Rick Halperin

Living the dream: SMU celebrates MLK Day 2012 all week

SMU Celebrates Dream WeekSMU celebrates the life and legacy of Dr. Martin Luther King Jr. with Dream Week 2012 Jan. 16-19. Sponsored by the University’s Office of Multicultural Student Affairs, the annual observance features a variety of activities throughout the week, including opportunities for community service and a commemorative walk.

This year’s schedule includes the traditional Day of Service Monday, Jan. 16, with volunteer projects taking place at Children’s Medical Center, Dallas LIFE and the Genesis Women’s Shelter Thrift Store.

The Dream Week kickoff event is scheduled for noon-2 p.m. Tuesday, Jan. 17, in the Hughes-Trigg Student Center Commons. Featured speakers are Dennis Simon, Political Science, and Rick Halperin, Human Rights Education.

The University’s annual Unity Walk will take place at noon Wednesday, Jan. 18, starting at the Main Quad flagpole. SMU President R. Gerald Turner will offer remarks. That evening at 7:30 p.m., the SMU Women’s Center for Gender and Pride Initiatives will present a screening of Standing on My Sisters’ Shoulders in the Hughes-Trigg Forum. The award-winning documentary examines the Civil Rights movement in Mississippi in the 1950s and ’60s from the point of view of the women who lived it and helped lead it.

At 10 a.m. Thursday, Jan. 19, the Willson Lecture Series of SMU’s Office of the Chaplain presents Daniel White Hodge speaking on “The Hostile Gospel: Seeking the Theological Sensibilities Within Hip-Hop Culture.” The lecture takes place in the Hughes-Trigg Forum followed by a brown-bag discussion at 11:30 a.m. in Hughes-Trigg Promenades A and B.

Dr. Martin Luther King Jr. at SMU, March 17, 1966This week, SMU also recalls Dr. King’s speech to a standing-room-only crowd in McFarlin Auditorium on March 17, 1966. SMU News offers these related links:

> More information from SMU News

Law, human rights programs earn 2011 ‘Angel of Freedom’ awards

Shown representing SMU at the Human Rights Initiative of North Texas’ 2011 'Angel of Freedom' awards dinner in Dallas Nov. 7 are, from left, Bill Tsutsui, dean of Dedman College of Humanities & Sciences; Rebecca Greenan, director of the Dedman School of Law’s Public Service Program; professor Jeffrey Kahn, who supervises public service externships at Dedman School of Law; and Rick Halperin, director of the Embrey Human Rights Program in Dedman College.SMU’s Dedman School of Law and Embrey Human Rights Program received 2011 “Angel of Freedom” awards from the Human Rights Initiative (HRI) of North Texas.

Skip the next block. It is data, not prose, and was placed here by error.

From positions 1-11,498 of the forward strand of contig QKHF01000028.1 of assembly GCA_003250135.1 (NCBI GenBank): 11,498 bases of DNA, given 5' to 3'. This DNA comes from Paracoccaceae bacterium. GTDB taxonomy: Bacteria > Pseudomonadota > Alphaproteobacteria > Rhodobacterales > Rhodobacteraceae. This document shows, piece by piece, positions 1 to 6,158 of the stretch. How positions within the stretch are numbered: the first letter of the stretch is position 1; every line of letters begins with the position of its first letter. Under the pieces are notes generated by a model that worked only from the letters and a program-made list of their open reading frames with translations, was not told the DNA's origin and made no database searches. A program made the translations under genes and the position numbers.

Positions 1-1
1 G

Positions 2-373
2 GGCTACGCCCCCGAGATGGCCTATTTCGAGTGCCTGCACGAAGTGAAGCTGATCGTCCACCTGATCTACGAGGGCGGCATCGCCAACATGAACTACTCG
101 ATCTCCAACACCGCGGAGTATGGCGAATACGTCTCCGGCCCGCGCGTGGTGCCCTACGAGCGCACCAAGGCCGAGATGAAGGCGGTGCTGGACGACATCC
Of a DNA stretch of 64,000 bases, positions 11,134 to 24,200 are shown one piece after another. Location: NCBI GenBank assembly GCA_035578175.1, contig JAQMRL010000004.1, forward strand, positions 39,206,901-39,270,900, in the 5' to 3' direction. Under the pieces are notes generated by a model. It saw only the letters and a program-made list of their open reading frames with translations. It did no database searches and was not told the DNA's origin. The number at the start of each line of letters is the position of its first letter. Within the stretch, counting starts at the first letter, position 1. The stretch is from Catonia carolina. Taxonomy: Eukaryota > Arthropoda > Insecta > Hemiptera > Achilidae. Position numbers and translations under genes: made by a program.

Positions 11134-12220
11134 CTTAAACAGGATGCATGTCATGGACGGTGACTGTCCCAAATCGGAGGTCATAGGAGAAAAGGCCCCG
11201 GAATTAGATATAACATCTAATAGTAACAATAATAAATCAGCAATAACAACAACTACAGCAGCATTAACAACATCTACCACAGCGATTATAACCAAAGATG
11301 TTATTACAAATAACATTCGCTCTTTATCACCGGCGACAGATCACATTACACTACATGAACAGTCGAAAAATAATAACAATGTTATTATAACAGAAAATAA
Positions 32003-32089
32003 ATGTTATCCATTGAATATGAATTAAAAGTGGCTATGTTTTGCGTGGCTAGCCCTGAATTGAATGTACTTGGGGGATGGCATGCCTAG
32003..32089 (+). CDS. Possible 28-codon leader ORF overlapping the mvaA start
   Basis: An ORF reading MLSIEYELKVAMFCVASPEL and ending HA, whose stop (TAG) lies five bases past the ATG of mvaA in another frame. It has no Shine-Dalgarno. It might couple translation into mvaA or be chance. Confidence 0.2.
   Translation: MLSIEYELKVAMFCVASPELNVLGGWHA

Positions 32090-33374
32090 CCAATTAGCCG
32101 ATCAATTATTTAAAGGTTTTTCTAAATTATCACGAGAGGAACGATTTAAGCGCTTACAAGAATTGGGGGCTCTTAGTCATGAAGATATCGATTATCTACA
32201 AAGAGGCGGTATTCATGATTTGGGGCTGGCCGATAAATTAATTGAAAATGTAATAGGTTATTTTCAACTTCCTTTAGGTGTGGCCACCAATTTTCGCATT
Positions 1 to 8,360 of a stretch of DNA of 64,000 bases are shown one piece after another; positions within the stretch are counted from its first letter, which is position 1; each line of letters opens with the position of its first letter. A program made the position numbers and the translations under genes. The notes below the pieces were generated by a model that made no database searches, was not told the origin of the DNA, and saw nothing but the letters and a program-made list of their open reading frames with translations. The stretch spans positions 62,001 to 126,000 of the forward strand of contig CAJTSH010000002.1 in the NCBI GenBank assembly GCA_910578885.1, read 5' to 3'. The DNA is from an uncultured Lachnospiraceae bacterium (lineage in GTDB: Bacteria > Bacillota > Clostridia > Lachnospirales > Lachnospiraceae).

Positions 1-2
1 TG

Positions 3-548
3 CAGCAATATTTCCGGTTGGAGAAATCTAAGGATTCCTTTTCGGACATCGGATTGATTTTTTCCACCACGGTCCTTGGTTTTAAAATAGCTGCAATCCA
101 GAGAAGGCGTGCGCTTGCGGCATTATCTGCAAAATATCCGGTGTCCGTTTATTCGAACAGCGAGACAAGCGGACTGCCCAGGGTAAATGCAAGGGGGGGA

As HRI’s highest honor for people or groups committed to helping victims of human rights abuses, the awards were given during a “Thanksgiving dinner” at HRI’s headquarters near downtown Dallas Nov. 7.

HRI provides legal services to people who have suffered human rights abuses. Their clients range from people seeking asylum in the U.S. to victims of human trafficking.

The Dedman School of Law “has a long and rich history” of helping HRI since the service organization’s start in 1999, says Rebecca Garza Greenan, director of the law school’s Public Service Program. Since 1992, after a law faculty-sponsored resolution, SMU’s law students have been required to complete a minimum of 30 hours of uncompensated and not-for-credit public service.

Since 1997, SMU Dedman School of Law students have assisted HRI attorneys in their representation of clients through public service as well as paid summer internships and academic externships, currently overseen by law professor Jeffrey Kahn.

“SMU law students have had the opportunity to assist HRI attorneys in representing clients from around the world, allowing them to learn the importance of, and the fulfillment from, championing human rights one client at a time,” Greenan says. “The students are enriched and the community is helped.”

“We are proud to both support the work of HRI and to provide students to support the work and mission of HRI,” says Embrey Human Rights Program Director Rick Halperin. “It is imperative that our students get involved in human rights work here in Dallas because human rights work truly begins at home.”

(Above, representing SMU at the Human Rights Initiative of North Texas’ 2011 Angel of Freedom awards dinner are, from left, Bill Tsutsui, Dedman College dean; Rebecca Greenan, director of the Dedman School of Law’s Public Service Program; Professor Jeffrey Kahn, who supervises public service externships in Dedman Law; and Rick Halperin, director of the Embrey Human Rights Program in Dedman College.)

> Read more about the 2011 Angel of Freedom awards from SMU News

Sobibór survivor to speak at SMU Oct. 13, 2011

Philip BialowitzOne of only eight living survivors of the infamous Nazi death camp Sobibór will speak at SMU nearly 68 years to the day after he joined a prisoner-led revolt to ultimately survive the Holocaust.

An Evening with Philip Bialowitz,” sponsored by SMU’s Embrey Human Rights Program, will take place at 7 p.m. Thursday, Oct. 13 in McCord Auditorium, 306 Dallas Hall.

“If anyone survives, bear witness to what happened here!” revolt leader Aleksandr Pechersky told 17-year-old Philip Bialowitz, his brother and a small group of prisoners before their escape from where some 250,000 people were killed between 1942 and 1943.